Evans v. United Kingdom

Evans v. United Kingdom [GC], App. No. 6339/05, 46 Eur. H.R. Rep. 34 (2008).
Download Judgment: English

Applicant had her eggs extracted for the purposes of in vitro fertilization in 2001. Her ovaries were thereafter removed due to the presence of tumors. Six embryos were created using her eggs and the sperm of her partner ‘J.’. Schedule 3 of the Human Fertilization and Embryology Act of 1990 allowed for the withdrawal of consent by either party prior to ‘use’ (implantation in the uterus) of the embryos. Both applicant and ‘J.’were informed of the Act’s consent provisions and signed consent forms stipulating the ability to withdrawn consent. In 2002, the relationship between the applicant and ‘J.’ dissolved and ‘J.’ withdrew his consent for applicant to use the embryos and requested the clinic destroy the embryos.

Applicant sought an injunction requiring consent be restored, arguing under articles 2, 8, and 14 of the Convention. She argued under article 2 that the embryo was entitled to a right to life. Under article 8 that the Act’s allowance for the withdrawal of consent prior to implantation of the embryos under Schedule 3 would violate her right to respect for her private and family life because she would be deprived of any opportunity to produce genetically related children. She also argued that Schedule 3 of the Act would subject her to discrimination in violation of article 14 when evaluated in conjunction with article 8 because women who have children through intercourse are not subject to the father’s withdrawal of consent post fertilization.

The trial judge dismissed the applicant’s claim. The Court of Appeals also dismissed her claim, finding that the Act intended the continuing consent of both parties until the time of implantation. The House of Lords refused the applicant leave to appeal. The Chamber of the European Court of Human Rights found no violation of articles 2, 8 or 14. The Court’s Grand Chamber granted review.

The Grand Chamber held that the embryo was not entitled to a right to life under article 2. Because there is no European consensus as to when the right to life becomes active prior to birth, the Grand Chamber looked to domestic law. Under the law of the United Kingdom, there is no right to life for embryos, therefore no article 2 violation occurred.

Additionally, the Grand Chamber found that the Act did not violate the applicant’s article 8 right to respect her private and family life. The Grand Chamber agreed with the Chamber in that article 8 encompasses the decision to become a parent and accepted the domestic court’s finding that J.’s consent was limited to joint use of the embryo. Because there is no consensus in Europe as to when one may be unable to revoke consent prior to the implantation of the embryo, a wide margin of appreciation was given to domestic law. The Grand Chamber found that the Act struck a fair balance of competing interests and that applicant was aware of the Schedule 3 provision allowing for the withdrawal of consent prior to embryo implantation. The Grand Chamber found the Act’s lack of exceptions to the Schedule 3 provision served a certainty function and was consistent with article 8. The Grand Chamber also found that because there was no violation of the applicant’s article 8 rights, there was no violation of her article 14 rights in conjunction with article 8.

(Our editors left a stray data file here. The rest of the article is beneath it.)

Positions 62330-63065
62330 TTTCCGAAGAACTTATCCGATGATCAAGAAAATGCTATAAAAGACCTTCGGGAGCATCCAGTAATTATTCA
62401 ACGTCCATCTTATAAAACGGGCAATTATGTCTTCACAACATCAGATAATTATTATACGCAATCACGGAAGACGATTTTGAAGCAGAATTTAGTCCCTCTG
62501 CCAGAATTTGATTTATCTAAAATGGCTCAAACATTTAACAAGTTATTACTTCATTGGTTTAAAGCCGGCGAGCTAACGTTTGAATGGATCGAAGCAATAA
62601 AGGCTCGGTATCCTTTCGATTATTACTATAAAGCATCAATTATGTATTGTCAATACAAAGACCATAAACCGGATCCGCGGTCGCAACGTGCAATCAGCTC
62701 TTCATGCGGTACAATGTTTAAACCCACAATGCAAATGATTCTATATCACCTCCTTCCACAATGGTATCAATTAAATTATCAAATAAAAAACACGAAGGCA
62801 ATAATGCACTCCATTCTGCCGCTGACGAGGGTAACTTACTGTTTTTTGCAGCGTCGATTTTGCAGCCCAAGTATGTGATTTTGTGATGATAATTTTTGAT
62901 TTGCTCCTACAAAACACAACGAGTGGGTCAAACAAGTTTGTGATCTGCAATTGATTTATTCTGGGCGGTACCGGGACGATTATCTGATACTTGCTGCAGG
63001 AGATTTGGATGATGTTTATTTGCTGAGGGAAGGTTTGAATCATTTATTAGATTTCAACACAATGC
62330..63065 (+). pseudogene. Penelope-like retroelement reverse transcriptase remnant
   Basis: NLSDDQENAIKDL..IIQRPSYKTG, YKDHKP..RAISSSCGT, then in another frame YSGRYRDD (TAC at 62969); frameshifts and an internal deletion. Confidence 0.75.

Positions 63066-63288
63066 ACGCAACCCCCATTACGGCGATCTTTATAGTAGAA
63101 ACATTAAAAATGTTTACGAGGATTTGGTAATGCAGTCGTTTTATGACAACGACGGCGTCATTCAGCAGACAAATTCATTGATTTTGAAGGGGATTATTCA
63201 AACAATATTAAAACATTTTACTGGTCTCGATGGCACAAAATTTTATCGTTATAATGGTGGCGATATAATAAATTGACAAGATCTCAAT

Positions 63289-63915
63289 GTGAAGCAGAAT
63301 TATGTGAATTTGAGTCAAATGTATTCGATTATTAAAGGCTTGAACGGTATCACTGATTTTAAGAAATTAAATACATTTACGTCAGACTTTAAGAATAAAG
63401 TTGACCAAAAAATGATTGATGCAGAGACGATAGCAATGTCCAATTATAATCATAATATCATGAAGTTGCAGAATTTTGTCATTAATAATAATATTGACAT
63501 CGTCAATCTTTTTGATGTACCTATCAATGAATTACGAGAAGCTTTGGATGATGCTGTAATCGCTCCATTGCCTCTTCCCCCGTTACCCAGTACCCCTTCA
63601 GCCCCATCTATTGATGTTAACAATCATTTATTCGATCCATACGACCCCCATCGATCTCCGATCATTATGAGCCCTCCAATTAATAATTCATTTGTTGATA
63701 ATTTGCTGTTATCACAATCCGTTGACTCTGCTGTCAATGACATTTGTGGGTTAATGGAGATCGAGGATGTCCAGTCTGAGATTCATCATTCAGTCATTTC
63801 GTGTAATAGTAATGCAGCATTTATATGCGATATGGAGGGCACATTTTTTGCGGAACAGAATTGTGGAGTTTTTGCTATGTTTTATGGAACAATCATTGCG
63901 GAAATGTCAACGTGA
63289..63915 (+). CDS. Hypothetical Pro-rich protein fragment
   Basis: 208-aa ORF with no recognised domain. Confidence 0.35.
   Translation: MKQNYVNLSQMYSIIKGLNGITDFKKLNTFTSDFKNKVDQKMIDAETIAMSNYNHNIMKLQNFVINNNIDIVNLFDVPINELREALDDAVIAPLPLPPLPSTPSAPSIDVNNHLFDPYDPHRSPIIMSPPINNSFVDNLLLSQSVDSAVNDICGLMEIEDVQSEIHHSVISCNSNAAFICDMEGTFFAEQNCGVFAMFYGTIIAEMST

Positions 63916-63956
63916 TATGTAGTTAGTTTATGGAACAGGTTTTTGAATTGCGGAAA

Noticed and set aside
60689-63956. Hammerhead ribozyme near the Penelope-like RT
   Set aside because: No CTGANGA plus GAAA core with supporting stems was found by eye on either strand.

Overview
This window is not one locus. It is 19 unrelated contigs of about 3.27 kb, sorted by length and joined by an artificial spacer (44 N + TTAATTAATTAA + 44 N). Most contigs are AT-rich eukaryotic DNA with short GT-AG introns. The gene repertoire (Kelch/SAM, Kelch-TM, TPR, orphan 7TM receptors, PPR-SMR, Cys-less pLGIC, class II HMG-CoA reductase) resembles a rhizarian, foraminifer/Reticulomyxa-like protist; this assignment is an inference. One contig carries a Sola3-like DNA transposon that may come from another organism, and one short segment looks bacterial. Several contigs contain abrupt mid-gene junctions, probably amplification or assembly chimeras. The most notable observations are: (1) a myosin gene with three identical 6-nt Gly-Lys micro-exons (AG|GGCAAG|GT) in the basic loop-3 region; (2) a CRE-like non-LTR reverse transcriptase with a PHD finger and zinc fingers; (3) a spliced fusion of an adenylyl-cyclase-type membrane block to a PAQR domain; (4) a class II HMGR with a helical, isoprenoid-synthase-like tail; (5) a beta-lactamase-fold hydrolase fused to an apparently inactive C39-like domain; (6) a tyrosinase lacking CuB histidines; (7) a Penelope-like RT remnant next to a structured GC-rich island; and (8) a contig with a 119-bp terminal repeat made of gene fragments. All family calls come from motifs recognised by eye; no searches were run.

“81. In conclusion, therefore, since the use of IVF treatment gives rise to sensitive moral and ethical issues against a background of fast-moving medical and scientific developments, and since the questions raised by the case touch on areas where there is no clear common ground amongst the member States, the Court considers that the margin of appreciation to be afforded to the respondent State must be a wide one.” Page 25.

“90. As regards the balance struck between the conflicting Article 8 rights of the parties to the IVF treatment, the Grand Chamber, in common with every other court which has examined this case, has great sympathy for the applicant, who clearly desires a genetically related child above all else. However, given the above considerations, including the lack of any European consensus on this point (see paragraph 79 above), it does not consider that the applicant’s right to respect for the decision to become a parent in the genetic sense should be accorded greater weight than J.’s right to respect for his decision not to have a genetically related child with her.” Page 27.